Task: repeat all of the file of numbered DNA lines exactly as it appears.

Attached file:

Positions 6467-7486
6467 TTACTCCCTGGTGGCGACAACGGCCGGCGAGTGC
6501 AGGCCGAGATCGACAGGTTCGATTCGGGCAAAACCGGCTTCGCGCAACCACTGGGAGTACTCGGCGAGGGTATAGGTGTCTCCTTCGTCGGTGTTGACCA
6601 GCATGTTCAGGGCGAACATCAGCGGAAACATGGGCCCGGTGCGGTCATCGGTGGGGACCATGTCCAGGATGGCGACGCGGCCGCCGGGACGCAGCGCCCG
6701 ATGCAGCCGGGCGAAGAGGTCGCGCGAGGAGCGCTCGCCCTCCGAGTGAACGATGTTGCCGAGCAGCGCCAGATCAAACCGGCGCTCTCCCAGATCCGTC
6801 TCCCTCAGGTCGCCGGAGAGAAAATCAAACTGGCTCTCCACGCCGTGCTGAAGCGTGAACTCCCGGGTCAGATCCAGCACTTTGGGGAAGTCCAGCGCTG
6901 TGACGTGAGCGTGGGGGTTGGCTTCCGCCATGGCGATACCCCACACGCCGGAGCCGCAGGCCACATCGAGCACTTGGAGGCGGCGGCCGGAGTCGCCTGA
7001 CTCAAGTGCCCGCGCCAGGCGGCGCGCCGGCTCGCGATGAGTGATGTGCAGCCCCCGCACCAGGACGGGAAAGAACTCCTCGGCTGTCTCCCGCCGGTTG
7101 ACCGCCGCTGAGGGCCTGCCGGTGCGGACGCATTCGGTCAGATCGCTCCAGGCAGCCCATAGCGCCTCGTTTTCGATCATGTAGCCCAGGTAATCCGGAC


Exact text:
Positions 6467-7486
6467 TTACTCCCTGGTGGCGACAACGGCCGGCGAGTGC
6501 AGGCCGAGATCGACAGGTTCGATTCGGGCAAAACCGGCTTCGCGCAACCACTGGGAGTACTCGGCGAGGGTATAGGTGTCTCCTTCGTCGGTGTTGACCA
6601 GCATGTTCAGGGCGAACATCAGCGGAAACATGGGCCCGGTGCGGTCATCGGTGGGGACCATGTCCAGGATGGCGACGCGGCCGCCGGGACGCAGCGCCCG
6701 ATGCAGCCGGGCGAAGAGGTCGCGCGAGGAGCGCTCGCCCTCCGAGTGAACGATGTTGCCGAGCAGCGCCAGATCAAACCGGCGCTCTCCCAGATCCGTC
6801 TCCCTCAGGTCGCCGGAGAGAAAATCAAACTGGCTCTCCACGCCGTGCTGAAGCGTGAACTCCCGGGTCAGATCCAGCACTTTGGGGAAGTCCAGCGCTG
6901 TGACGTGAGCGTGGGGGTTGGCTTCCGCCATGGCGATACCCCACACGCCGGAGCCGCAGGCCACATCGAGCACTTGGAGGCGGCGGCCGGAGTCGCCTGA
7001 CTCAAGTGCCCGCGCCAGGCGGCGCGCCGGCTCGCGATGAGTGATGTGCAGCCCCCGCACCAGGACGGGAAAGAACTCCTCGGCTGTCTCCCGCCGGTTG
7101 ACCGCCGCTGAGGGCCTGCCGGTGCGGACGCATTCGGTCAGATCGCTCCAGGCAGCCCATAGCGCCTCGTTTTCGATCATGTAGCCCAGGTAATCCGGAC